Five More Small Essays About Comedy

On dark matter, time, the right, and more.

Five More Small Essays About Comedy
Photo by Mark Tegethoff / Unsplash
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I. Detected But Not Seen

Whenever I encounter a joke I think is terrible, it strikes me that funniness operates in the manner of certain cosmological phenomena which one cannot observe directly, only through their influence on surrounding phenomena. This effect is most evident in bad jokes—or more generously, jokes I don’t get. Consider Dan Ahdoot’s much-lambasted routine about antiwar protest chants, a dry recitation of historical events that nonetheless had Mayim Bialik losing her shit; or, more recently, consider this loosely-about-the-war-on-Gaza joke by Jay Jurden, which moves from a clumsily manufactured premise (we need the most important Palestinian in the country to speak out) to an utterly flaccid punchline (“Hamas” sounds like “hummus”). Context tells me that funniness is afoot: I can hear laughter, the cadence of humor, an audience enjoying themselves, the comedians grinning and animated, clearly they’re channeling some sort of energy, but I simply cannot identify anything funny. It’s there and it’s not there. One can observe this effect at a much larger scale in the careers of certain comedians, I won’t say which, who enjoy immense professional success despite their lack of insight or charisma, and whose maniacal devotees treat them like gods incarnate. It shouldn’t be possible and yet there it is—gravity without mass. The power of funniness. 

II. On The Temporal Nature of Funniness

A joke does not register as funny until one has the context necessary to recognize its funniness. This is the logic by which one says “it wasn’t for me” about a piece they didn’t connect with, assuming they’re not saying it to be polite. Sometimes one simply doesn’t have the experience it takes to appreciate the observation in a work of observational humor; sometimes we’re just not the audience. Where things get interesting is in the variable nature of experience, which of course isn’t a fixed value. It changes over time, opening us to truths that were once elusive: “It wasn’t for me,” we sometimes come to realize, was in fact “It wasn’t for me yet.” Perhaps you’ve felt that miraculous click when something transpires in your life that summons, through the clouds of memory, a line you heard ages ago that only now makes sense. The joke about parenthood becomes one of the funniest things you’ve ever heard; so, in time, does the joke about tragedy, about loss. In this sense we might see funniness as a means of dilating time: a joke that takes 30 seconds to tell can take decades to experience.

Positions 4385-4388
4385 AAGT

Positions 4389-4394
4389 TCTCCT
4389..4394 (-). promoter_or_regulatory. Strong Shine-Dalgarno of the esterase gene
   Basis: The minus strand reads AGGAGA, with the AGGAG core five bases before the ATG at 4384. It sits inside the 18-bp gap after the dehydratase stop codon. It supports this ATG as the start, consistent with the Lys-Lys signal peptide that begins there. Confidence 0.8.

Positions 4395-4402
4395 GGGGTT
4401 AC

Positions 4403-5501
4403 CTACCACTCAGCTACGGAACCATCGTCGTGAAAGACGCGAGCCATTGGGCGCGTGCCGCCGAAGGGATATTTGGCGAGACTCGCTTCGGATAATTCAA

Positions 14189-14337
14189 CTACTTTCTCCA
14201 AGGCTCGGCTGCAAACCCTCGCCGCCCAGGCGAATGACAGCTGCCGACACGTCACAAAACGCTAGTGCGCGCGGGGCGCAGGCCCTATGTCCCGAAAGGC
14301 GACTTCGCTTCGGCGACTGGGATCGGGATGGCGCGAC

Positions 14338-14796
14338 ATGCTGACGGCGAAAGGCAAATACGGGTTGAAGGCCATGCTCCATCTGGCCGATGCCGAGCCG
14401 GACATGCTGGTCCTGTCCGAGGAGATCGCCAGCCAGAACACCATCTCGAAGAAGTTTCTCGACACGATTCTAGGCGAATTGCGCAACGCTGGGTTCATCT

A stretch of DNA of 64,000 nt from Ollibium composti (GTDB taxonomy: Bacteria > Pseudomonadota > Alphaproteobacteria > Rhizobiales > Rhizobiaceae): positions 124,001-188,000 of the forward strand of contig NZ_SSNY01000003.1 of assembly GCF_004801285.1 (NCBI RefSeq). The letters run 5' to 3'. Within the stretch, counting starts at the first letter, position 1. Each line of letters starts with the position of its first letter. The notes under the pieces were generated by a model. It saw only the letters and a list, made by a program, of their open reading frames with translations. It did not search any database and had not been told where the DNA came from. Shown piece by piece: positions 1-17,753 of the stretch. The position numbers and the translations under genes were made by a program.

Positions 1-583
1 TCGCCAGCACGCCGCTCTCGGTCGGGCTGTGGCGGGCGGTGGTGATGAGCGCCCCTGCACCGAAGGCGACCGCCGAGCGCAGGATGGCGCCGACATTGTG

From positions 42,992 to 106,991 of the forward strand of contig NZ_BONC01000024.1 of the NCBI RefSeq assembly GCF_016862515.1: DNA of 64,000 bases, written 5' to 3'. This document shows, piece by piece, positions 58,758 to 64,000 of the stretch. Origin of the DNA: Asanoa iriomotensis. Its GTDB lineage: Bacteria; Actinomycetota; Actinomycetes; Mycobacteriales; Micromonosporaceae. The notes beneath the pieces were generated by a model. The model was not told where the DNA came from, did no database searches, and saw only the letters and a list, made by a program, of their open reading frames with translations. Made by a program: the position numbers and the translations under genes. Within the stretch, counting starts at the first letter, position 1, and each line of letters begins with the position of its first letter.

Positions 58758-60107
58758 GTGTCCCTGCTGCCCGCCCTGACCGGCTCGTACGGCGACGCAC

Six Small Essays about Comedy
On forms, laughter, jokes, and more.

III. More In Than Out

I am a firm believer in the “more in than out” rule of arts and letters, which states that in order to make good work, you must consume more than you produce. I am also a firm believer in the “quality out requires quality in” corollary to this rule, which essentially says that we are what we eat: the writer who reads widely but reads only trash is fated to write the same. These rules may inform our understanding of the state of contemporary comedy, at least insofar as contemporary comedy has come to mean radio. Over the last decade or so, the industry has trended overwhelmingly toward unscripted content. Today the bulk of its output, quantitatively speaking, is no longer crafted products—specials, late night sets, live hours toured across the country—but podcasts. This shift has been a boon for comedians and their fans, but I suspect it has had an overall negative effect on the art form, which now consists largely of daytime talk show segments produced by functional illiterates.